What to Cook This Weekend

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Good morning. I think it may be a good weekend for making paella, outside on a grill if you can, trusting in the magical properties of rice, stock, heat and time to bring a new measure of joy into your life. Naturally I have a recipe (above) for you, but you may want to range around and consider other preparations, other techniques, before you cook.

Chris Schlesinger and John Willoughby, for instance, have excellent receipts for Valerie Gurdal’s paella of the land and Chris’s paella of the sea. David Tanis has a fine one for paella with shrimp and fava beans. Alice Hart weighed in with a recipe for seafood paella with saffron aioli. And if your aesthetic runs to minimalism, you can always try Mark Bittman’s recipe for paella, which allows the most improvisation of all.

No? It’s hot and you just want to sit in the air-conditioning and watch “The Shop Around the Corner” on TCM? Check out this sweet-and-salty party mix, which brings popcorn, nuts and Bugles into the equation, everything coated in a caramelish coating that’s salty with soy and Worcestershire sauces, and has a little cayenne zing. Eat that with some full-bodied peach tea!

You might try this asparagus, goat cheese and tarragon tart on for size. Or whip up a batch of five-minute hummus to act as a bed for warm, spicy Jerusalem grill. Is it a weekend for clam fritters? For a peach upside-down skillet cake with bourbon whipped cream? For mango royale?

New York Times Cooking is filled with thousands and thousands more recipes to try this weekend. (It’s true that you need a subscription to access them and to use the tools and features on the site and app. Subscriptions are what allow us to continue to do this work that we love. I hope you will consider, if you haven’t already, subscribing today.)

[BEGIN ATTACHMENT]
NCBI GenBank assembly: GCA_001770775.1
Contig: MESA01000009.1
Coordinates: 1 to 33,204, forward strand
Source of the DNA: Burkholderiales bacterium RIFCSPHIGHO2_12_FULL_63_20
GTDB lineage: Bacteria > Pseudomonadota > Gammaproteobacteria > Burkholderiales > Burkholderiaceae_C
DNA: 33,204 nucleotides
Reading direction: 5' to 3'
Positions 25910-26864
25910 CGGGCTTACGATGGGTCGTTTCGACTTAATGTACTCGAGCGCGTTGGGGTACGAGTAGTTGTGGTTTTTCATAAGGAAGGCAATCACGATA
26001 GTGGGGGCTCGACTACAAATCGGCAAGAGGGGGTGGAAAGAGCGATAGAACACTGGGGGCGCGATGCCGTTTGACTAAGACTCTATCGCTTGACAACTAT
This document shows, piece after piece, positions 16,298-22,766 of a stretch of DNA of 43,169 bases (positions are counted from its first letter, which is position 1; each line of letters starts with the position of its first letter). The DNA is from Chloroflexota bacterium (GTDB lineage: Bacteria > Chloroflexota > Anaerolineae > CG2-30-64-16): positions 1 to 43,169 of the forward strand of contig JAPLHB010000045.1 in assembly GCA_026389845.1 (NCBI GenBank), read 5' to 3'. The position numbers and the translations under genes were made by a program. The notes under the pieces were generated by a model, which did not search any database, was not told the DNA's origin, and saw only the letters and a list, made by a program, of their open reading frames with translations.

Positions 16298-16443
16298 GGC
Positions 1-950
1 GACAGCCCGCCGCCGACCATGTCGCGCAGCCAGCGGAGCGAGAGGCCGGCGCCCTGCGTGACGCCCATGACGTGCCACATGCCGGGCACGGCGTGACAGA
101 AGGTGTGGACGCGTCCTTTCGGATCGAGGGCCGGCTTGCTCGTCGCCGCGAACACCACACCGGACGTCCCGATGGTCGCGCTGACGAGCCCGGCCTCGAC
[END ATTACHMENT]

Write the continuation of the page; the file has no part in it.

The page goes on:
We will be standing by like docents at the Met in case you get turned sideways in your kitchen or while using our technology. Just write: cookingcare@nytimes.com, and someone will get back to you. (Write me if you’d like to vent or to just say hello: foodeditor@nytimes.com. I read every letter sent.)

Now, it’s a far cry from American barbecue or lobster rolls on a dock in Maine, but I still think you ought to read new fiction from Sally Rooney: “Unread Messages,” in The New Yorker.

Kim Severson reported for us this week on a new breed of technologically advanced hydroponic farms that’s drawing interest from investors and celebrity chefs — and plenty of critics as well. Dave Chapman, a Vermont farmer and the executive director of the Real Organic Project, told Kim: “Hydroponic production is not growing because it produces healthier food. It’s growing because of the money. Anyone who frames this as food for the people or the environment is just lying.”

Thanks to the invaluable Longreads, I came across this remarkable tale in Alpinist, by Barry Blanchard, about a mountain rescue in the highest reaches of the Canadian Rockies.



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